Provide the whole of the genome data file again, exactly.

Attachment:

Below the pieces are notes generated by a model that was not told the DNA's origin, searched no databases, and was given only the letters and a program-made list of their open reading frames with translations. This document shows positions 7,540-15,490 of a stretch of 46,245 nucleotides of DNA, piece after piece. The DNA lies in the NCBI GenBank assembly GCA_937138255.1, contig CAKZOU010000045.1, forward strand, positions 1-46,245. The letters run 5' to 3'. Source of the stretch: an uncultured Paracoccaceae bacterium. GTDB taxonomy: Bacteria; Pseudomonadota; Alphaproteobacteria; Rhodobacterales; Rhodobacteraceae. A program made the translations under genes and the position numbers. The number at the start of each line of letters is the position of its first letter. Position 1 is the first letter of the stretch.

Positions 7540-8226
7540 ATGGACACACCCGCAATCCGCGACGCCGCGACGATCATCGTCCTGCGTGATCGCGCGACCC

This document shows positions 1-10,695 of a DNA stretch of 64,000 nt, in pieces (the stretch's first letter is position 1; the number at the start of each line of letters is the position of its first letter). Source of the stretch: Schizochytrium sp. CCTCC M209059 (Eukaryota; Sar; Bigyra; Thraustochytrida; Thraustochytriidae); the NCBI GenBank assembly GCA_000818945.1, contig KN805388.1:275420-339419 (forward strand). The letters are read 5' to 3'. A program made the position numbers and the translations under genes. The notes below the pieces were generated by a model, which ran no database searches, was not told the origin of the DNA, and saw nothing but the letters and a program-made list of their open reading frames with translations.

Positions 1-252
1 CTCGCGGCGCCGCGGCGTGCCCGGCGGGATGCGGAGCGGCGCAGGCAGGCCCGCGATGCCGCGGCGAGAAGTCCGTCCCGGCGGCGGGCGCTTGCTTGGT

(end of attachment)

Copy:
Below the pieces are notes generated by a model that was not told the DNA's origin, searched no databases, and was given only the letters and a program-made list of their open reading frames with translations. This document shows positions 7,540-15,490 of a stretch of 46,245 nucleotides of DNA, piece after piece. The DNA lies in the NCBI GenBank assembly GCA_937138255.1, contig CAKZOU010000045.1, forward strand, positions 1-46,245. The letters run 5' to 3'. Source of the stretch: an uncultured Paracoccaceae bacterium. GTDB taxonomy: Bacteria; Pseudomonadota; Alphaproteobacteria; Rhodobacterales; Rhodobacteraceae. A program made the translations under genes and the position numbers. The number at the start of each line of letters is the position of its first letter. Position 1 is the first letter of the stretch.

Positions 7540-8226
7540 ATGGACACACCCGCAATCCGCGACGCCGCGACGATCATCGTCCTGCGTGATCGCGCGACCC

This document shows positions 1-10,695 of a DNA stretch of 64,000 nt, in pieces (the stretch's first letter is position 1; the number at the start of each line of letters is the position of its first letter). Source of the stretch: Schizochytrium sp. CCTCC M209059 (Eukaryota; Sar; Bigyra; Thraustochytrida; Thraustochytriidae); the NCBI GenBank assembly GCA_000818945.1, contig KN805388.1:275420-339419 (forward strand). The letters are read 5' to 3'. A program made the position numbers and the translations under genes. The notes below the pieces were generated by a model, which ran no database searches, was not told the origin of the DNA, and saw nothing but the letters and a program-made list of their open reading frames with translations.

Positions 1-252
1 CTCGCGGCGCCGCGGCGTGCCCGGCGGGATGCGGAGCGGCGCAGGCAGGCCCGCGATGCCGCGGCGAGAAGTCCGTCCCGGCGGCGGGCGCTTGCTTGGT